• I myself have auditory sensitivity to a lot of sounds. High pitch squeals on tv's and computers will drive me nuts. Test taking in school was hard when we were in the computer lab with monitors on and the computers off, I'd walk in the classroom and have to find the monitor and shut it off or I wouldn't hear a word the teacher said. Same with the tv if I'm in one of those moods I have to leave the room to get away from it or just shut it off if the kids aren't in the room. There are times the rattle of a plastic candy wrapper will make my stomach flip flop. I have a CM friend who has a son with autism and their door bell startles him and it takes him time to calm down. I think the best thing the mom can do is if there is a known schedule for the ice cream truck is to try to distract the child before hand, reassure him that it will be gone soon and lend a supportive hand.
    babygoose78

    Answer by babygoose78 at 5:23 PM on Aug. 14, 2009

  • A doubt *every* child with autism does that, but I think first poster nailed it. Each person has differing threasholds and reacations. So to one child it may be that sound and another it may be touch or something else all together.
    Anonymous

    Answer by Anonymous at 5:28 PM on Aug. 14, 2009

  • as the above poster stated. My ds does not scream to hear such noises, he has to see them, he freaks out if he can not what is causing the sound. It goes from one end of the spectrum to the other with autism.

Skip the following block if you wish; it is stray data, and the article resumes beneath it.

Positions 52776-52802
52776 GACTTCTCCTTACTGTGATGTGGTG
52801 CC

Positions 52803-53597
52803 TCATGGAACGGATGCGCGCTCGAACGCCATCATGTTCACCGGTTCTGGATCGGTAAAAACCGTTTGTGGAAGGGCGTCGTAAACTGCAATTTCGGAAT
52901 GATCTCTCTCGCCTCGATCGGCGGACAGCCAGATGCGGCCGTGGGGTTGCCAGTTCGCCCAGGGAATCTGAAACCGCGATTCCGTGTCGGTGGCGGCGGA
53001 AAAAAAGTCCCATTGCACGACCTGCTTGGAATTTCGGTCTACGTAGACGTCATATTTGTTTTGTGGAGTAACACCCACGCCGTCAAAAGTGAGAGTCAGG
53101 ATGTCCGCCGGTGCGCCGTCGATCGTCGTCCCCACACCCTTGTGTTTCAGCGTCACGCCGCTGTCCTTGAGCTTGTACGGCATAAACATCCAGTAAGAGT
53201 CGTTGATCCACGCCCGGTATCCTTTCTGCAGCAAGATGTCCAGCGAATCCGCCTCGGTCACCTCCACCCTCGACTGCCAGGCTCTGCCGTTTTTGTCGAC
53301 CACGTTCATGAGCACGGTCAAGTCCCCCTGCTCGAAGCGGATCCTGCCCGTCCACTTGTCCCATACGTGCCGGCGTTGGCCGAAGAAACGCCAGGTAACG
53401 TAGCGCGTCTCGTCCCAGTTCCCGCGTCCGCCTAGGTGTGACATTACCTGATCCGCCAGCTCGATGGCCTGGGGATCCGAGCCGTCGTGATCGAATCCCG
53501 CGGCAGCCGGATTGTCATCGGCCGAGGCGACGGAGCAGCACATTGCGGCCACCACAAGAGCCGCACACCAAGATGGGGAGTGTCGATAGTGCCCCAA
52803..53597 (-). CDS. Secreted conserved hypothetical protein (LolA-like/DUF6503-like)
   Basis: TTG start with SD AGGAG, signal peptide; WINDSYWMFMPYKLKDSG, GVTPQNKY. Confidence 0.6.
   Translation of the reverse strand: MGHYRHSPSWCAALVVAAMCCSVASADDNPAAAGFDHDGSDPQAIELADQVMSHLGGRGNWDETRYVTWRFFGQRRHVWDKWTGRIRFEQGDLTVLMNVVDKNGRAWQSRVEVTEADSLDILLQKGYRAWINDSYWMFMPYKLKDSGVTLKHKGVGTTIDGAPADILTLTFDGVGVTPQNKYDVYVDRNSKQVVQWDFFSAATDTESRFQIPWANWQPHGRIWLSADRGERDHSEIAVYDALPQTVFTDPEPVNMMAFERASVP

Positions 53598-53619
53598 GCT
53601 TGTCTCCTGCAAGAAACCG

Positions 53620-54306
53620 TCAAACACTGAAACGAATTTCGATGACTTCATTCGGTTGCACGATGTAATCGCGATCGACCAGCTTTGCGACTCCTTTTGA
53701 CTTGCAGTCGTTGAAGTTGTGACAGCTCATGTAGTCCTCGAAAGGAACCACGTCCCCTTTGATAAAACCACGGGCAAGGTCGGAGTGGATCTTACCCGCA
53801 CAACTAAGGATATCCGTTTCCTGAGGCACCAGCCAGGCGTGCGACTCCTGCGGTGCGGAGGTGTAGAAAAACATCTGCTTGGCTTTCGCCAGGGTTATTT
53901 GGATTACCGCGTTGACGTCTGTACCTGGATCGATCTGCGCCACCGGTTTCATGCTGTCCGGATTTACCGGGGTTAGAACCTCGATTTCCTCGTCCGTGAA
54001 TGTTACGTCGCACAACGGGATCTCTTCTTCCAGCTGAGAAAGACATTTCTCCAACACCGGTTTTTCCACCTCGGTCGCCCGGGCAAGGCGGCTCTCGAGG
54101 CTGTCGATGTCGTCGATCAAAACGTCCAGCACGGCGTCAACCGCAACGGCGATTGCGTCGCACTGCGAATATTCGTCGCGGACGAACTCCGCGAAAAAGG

Anonymous

    Answer by Anonymous at 5:35 PM on Aug. 14, 2009

  • A lot of times, SPD accompanies Autism. It can either stand alone or in conjunction with Autism...and just because a kid has one doesn't necessarily mean he has the other.

    It's the way the senses of an SPD person process input. It can affect all the senses or just one.

    That's what it sounds like to me. It's not so much his Autism doing it, but the SPD. I have two kids with it.
    TiccledBlue

    Answer by TiccledBlue at 5:41 PM on Aug. 14, 2009

  • Like the 1st responder said... I dont think that applies to EVERY child with autism.... im sure each child has their own things that set them off since they are all different and each have different things that they are sensitive to. Thats sad though. As a parent I would feel so helpless in situations like that... knowing that something that was beyond my control was causing my child so much anguish. I feel for them both.
    Annabelle_Lee

    Answer by Annabelle_Lee at 5:44 PM on Aug. 14, 2009

  • It doesn't usually apply to every single child with autism, however some sort of sensory issues are common. However, sensory issues can range from visual perceptual difficulties to being over sensitive or under sensitive to sounds, foods, touch etc.....

    My son is 12, and after having occupational therapy for several years, his sound sensitivity decreased drastically. When we moved to TN almost a year ago ( a MAJOR MAJOR change in his life) he regressed back to that. Now the sound of really loud hand dryers in a public restroom will make him cringe, he covers his ears and gets very scared. And my son is considered "high functioning"

    So reallly, it's a HUGE spectrum, and what happens one day might not happen the next, and what happens with one child may not happen with another. It TRULY is a puzzle.

    Hope this helps....
    kylesmom2007

    Answer by kylesmom2007 at 6:03 PM on Aug. 14, 2009